The Women’s Euros, considered another source of mass gathering, had barely ‘any real impact’ on rates either, he added.
Weekly estimates published by the ONS, which are closely watched by the Government, are considered the most accurate way of tracking the shape of the UK’s outbreak.
Unlike the toll of reported infections, which has been wildly inaccurate since the mass testing scheme was wound down in April, it doesn’t rely on Britons testing themselves and reporting the result.
Cases also fell in Wales (28,200, down 11 per cent) and Northern Ireland (33,700, down 12 per cent), although the ONS weren’t entirely confident in the overall trend.
However, in Scotland, prevalence rose to 113,500 – a 9 per cent increase on the previous week.
The figures — reflecting the week ending September 5 — are based on swabs from a representative sample which includes thousands of people.
When broken down by region, it showed that cases were rising in South West and Yorkshire (prevalence of 1.5 per cent) and The Humber (1.3 per cent).
Separate NHS England statistics released yesterday also show a sharp increase in the average number of Covid hospital admissions in the South West, compared to the previous week.
Between September 5 and September 12, the region’s admissions rose by almost a fifth (18.9 per cent) from an average of 43 per day to 52.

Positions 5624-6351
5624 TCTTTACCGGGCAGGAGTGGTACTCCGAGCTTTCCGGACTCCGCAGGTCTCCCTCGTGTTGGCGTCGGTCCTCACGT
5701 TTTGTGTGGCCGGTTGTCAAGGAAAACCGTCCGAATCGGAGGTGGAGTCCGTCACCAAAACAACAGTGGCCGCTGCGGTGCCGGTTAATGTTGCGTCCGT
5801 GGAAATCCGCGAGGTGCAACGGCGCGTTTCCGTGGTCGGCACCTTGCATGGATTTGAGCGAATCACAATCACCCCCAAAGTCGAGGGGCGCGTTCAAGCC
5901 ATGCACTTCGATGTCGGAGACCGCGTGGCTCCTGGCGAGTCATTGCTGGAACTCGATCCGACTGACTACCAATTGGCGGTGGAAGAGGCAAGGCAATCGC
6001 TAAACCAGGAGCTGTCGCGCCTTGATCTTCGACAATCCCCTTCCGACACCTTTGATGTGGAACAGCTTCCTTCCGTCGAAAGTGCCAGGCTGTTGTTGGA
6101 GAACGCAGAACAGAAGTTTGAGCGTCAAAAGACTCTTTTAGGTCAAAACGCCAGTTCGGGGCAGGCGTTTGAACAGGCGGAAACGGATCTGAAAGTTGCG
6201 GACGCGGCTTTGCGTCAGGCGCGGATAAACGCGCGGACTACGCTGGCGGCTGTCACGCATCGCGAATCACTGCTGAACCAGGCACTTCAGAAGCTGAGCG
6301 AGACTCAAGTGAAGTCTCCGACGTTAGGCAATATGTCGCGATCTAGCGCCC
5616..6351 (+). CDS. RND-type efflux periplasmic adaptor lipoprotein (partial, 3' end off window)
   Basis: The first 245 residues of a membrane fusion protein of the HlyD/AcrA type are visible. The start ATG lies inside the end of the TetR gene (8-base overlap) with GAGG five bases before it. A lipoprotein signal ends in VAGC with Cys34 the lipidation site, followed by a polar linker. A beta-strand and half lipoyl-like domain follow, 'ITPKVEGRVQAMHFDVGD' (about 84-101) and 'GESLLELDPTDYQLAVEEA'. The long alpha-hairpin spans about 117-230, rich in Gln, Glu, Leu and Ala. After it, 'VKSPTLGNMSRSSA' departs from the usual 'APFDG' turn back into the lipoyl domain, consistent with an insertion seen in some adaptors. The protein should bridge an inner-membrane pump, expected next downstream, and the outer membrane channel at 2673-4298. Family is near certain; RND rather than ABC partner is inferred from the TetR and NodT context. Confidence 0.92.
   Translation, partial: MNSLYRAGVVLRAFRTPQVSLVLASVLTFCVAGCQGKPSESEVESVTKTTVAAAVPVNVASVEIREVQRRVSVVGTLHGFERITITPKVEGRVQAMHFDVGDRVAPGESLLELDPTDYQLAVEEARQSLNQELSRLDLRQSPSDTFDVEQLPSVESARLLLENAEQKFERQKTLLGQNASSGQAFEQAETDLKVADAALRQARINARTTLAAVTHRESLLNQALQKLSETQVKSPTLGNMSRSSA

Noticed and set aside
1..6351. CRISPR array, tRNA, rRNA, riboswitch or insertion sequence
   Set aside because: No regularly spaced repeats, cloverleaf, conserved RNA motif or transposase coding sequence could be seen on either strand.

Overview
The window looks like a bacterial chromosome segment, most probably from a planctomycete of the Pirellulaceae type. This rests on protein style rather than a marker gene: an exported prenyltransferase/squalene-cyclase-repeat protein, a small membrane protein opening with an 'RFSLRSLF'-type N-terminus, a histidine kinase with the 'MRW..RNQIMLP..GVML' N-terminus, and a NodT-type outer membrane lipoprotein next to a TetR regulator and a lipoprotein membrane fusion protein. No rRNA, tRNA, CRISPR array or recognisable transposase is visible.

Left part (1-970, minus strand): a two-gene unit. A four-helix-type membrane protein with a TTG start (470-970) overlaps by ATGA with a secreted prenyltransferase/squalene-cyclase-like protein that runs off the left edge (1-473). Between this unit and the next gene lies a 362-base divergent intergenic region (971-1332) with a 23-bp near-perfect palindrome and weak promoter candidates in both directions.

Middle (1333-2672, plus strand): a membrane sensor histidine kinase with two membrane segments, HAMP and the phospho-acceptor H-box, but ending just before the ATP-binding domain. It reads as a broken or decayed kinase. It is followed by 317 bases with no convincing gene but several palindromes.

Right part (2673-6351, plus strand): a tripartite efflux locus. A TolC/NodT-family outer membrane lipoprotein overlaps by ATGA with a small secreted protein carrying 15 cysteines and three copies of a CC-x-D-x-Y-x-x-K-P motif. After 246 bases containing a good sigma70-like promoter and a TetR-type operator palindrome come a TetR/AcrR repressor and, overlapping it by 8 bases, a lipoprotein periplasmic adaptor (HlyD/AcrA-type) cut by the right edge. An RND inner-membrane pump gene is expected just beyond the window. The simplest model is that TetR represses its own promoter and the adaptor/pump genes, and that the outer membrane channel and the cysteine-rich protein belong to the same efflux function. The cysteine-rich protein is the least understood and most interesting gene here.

But, in total, an average of 519 Covid-infected people were admitted to hospitals with the virus in England in the week to September 12 — eight times lower than levels seen at the peak. Not all of these patients are necessarily ill with the virus.
Meanwhile, the figures also reveal there were 4,540 people in hospital with the virus in the week to September 14 — the lowest level in three months and seven times lower than the peak of 34,000 in January 2021.
Despite the expected rise in the coming weeks, Liz Truss’s Government is unlikely to bring back any curbs after her old boss Boris Johnson chose the ‘living with Covid’ approach.
Under the blueprint designed to free Britain from its Covid shackles in a post-lockdown world, mandatory isolation rules, free testing and work from home guidance was scrapped.
Ministers instead put their confidence in vaccines, which have drastically blunted the threat of the virus over time, morphing it into something that closer resembles flu — a seasonal virus the country lives with every year.
Last week saw the official launch of the Covid autumn booster programme, which is now open to the over-65s, carers and pregnant women.
Some 26 million people in the UK will be offered their booster top-up in the coming months.
And according to data released by NHS England, as of yesterday (September 15), more than 550,000 had already received their jab.
Health officials have stressed getting any booster is more important than the type of vaccine used, as they say the new bivalent vaccines probably only offers marginally better protection.
The approach is in line with advice from the Joint Committee on Vaccination and Immunisation (JCVI), the panel of top experts advising the Government on the roll-out.
It said the top-up campaign is needed to keep immunity high this winter and protect the NHS from another spike in admissions as it attempts to tackle its record backlog amassed during the pandemic.